Wonder Women: Stephanie Roche
In 2013, Stephanie scored an incredible goal while playing for Peamount United – only for the goal being captured on camera by the team’s manager, few people would have ever had the privilege of seeing it. Now the goal has over one million hits on YouTube and has made Stephanie Roche a household name here in Ireland and in the world of professional soccer.
Stephanie Roche has proven that soccer is no longer just a ‘man’s sport’. She joined some of the leading faces in the soccer industry at the prestigious Ballon d’Or on January 12th of this year and was the first Irish International player to ever be shortlisted for the Puskás Award. Stephanie was also the only female player to appear on the list of nominations. While she may not have won the Puskás Award, she did come in second place which put her ahead of some of the leading men in the world of soccer, such as Robin van Persie. Roche received 33 percent of the entire vote for the Puskás award.
Stephanie is a positive figure for sportswomen in Ireland. She shows that motivation and dedication pay off in the long run. Having spent the last seven years playing for our international team, Roche signed a two-year deal with British football club, Sunderland, in June. Despite her recent accomplishments, Stephanie remains grounded and takes everything in her stride. She likes to live in the moment. Following her new found fame, I was interested in finding out about her thoughts on being a role model for girls, her new contract with Sunderland and her plans for the future.
Describe yourself in three words.
Quiet, friendly, kind.
When you were young, what did you aspire to be when you grew up?
Football was always what I wanted to do, I always had ambitions to play for Ireland. That was all I wanted really!
What first drew you into the world of professional soccer?
I had been playing international football for years and was offered contracts a few times but nothing ever came of them. Seeing some of my international team mates going away to play made me first think about it. I wanted to better myself as a player so that was the main reason.
How has your perception of the soccer industry changed since you first entered?
Everyone thinks because your playing professional football that you live a life of luxury but in the women’s game it’s different. We have to do a lot of work to get recognised and behind the scenes it’s far from the lavish lifestyle people would think it is!
How are you settling into your new life at Sunderland?
I’m happy at Sunderland, I’m playing every week and gradually settling into the team and style of play. I feel I’ve got better with each game and I want to do well for Sunderland for as long as possible.
How did it feel to be listed amongst some of the leading figures in soccer for the Puskas Awards last year and how did you handle the surrounding publicity?
The publicity was like something I’d never experienced before so that was strange. I just tried to be myself in every interview I did. I had so much support from the Irish public and from people all over the world. I cant thank people enough for what they helped me experience the last few months. It’s been amazing.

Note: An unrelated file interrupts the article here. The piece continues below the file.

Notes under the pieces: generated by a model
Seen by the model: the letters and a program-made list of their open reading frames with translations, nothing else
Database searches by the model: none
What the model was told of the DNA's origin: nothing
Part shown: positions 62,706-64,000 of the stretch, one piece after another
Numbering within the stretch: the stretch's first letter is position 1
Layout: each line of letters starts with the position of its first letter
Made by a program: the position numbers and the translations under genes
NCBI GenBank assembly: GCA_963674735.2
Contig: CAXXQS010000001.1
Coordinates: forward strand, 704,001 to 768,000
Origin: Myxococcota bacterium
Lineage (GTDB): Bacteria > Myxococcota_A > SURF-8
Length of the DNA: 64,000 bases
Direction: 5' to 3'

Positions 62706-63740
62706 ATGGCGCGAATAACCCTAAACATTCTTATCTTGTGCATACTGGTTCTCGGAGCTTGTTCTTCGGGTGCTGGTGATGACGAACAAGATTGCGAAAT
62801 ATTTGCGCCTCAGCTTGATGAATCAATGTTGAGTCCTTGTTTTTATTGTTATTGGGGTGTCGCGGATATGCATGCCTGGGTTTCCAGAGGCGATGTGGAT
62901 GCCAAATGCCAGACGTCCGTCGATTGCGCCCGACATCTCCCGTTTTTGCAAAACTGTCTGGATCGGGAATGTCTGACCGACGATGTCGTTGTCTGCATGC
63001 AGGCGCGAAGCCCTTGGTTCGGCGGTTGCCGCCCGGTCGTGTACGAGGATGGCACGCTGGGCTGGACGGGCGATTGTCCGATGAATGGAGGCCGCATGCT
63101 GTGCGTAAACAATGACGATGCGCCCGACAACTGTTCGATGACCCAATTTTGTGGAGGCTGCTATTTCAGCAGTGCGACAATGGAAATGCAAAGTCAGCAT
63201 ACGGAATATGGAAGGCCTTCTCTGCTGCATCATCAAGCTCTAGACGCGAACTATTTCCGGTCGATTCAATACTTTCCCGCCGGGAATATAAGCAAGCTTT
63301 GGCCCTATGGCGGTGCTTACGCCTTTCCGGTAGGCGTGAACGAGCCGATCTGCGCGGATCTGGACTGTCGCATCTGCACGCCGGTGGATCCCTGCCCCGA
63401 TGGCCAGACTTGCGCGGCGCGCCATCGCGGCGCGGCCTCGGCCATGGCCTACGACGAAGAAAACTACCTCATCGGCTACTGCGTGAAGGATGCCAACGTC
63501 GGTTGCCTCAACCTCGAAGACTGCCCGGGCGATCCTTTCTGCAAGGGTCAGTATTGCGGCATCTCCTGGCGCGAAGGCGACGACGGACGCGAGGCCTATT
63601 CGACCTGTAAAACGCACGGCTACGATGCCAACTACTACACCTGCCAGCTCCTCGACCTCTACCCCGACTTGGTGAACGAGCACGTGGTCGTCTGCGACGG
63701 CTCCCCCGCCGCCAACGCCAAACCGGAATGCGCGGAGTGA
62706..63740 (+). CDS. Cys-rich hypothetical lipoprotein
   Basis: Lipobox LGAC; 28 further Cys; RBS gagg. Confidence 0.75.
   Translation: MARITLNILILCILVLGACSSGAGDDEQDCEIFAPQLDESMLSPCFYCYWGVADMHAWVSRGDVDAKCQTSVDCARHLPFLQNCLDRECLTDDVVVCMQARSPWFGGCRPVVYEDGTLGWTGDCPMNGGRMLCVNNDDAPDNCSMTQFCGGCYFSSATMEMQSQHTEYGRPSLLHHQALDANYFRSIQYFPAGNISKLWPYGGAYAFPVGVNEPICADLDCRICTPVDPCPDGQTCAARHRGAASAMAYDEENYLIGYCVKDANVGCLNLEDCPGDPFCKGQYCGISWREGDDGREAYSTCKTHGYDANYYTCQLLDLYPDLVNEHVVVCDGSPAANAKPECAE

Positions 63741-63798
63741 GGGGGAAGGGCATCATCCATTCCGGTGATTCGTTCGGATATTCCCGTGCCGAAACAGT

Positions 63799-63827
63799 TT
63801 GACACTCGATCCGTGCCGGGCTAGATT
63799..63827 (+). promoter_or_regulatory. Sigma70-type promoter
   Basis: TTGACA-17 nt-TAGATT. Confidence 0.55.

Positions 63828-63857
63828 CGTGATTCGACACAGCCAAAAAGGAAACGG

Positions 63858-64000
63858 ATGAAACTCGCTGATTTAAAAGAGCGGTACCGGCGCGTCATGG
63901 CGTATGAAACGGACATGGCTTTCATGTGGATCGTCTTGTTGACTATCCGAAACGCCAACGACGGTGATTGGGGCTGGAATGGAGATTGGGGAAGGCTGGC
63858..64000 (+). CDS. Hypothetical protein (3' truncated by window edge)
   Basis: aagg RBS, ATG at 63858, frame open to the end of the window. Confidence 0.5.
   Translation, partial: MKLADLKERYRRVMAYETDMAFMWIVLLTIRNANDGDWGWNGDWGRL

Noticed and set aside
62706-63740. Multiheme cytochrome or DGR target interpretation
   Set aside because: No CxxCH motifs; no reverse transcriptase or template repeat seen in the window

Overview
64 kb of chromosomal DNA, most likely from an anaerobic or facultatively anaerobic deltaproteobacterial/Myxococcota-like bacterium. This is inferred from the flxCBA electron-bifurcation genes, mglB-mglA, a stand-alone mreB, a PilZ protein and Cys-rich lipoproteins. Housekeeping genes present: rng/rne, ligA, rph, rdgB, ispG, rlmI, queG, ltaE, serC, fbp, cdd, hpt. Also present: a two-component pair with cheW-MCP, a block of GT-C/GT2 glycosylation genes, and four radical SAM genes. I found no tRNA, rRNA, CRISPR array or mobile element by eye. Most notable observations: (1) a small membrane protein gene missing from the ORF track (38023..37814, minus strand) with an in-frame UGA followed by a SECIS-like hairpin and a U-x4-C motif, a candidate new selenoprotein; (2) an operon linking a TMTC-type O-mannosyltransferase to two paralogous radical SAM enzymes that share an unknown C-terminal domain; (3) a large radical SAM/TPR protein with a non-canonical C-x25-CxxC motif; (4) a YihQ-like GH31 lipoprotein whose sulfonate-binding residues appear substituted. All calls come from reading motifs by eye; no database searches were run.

Did you ever imagine that scoring that goal for Peaumont Utd would lead to you getting such amazing opportunities such as getting to spend time playing for Houston Dash?
No, I don’t think anyone thought it would be recognised by Fifa. We all knew it was a good goal but I never expected to get shortlisted for the Puskás. It was a great experience for me.
Did you ever feel you had sacrifice anything to focus on soccer full-time?
Yes definitely, I don’t know how many jobs I had to leave or miss days for football, particularly before I went professional. So many girls I know give up countless job opportunities to put football first. Girls on my international team work and have to miss weeks of work unpaid just to play football. It’s what needs to be done if we want to be top players. They also love it so much they are willing to do that. It would be nice not to have to sacrifice things but that’s just how it is right now.
Do you ever feel under pressure to perform following this fame surrounding you?
Not really, I’d be a very quiet girl away from everything that has happened. I like to train, play matches and get my job done. Then have my own space away from football. That’s how I’ve always been so that hasn’t changed. All I can do is my best.
How does it feel to be a role model for young girls looking to follow their dreams?
I’m happy to be a role model, I’ve had so many young kids (boys too) get in touch with me over the last few months. I think it’s important for young girls in particular to have a female role model in sports. That’s why I always try get back to anyone who writes to me.
With all of these big plans on the horizon, where do you see yourself both personally and professionally in five years time?
Right now I’m just concentrating on the here and now. That’s what I’ve always done. I’m happy at Sunderland and want to improve as a player for the team. I’d like to be successful here and also with Ireland. I would love to get to a major tournament with Ireland before I stop playing.
Photo c/o twitter.com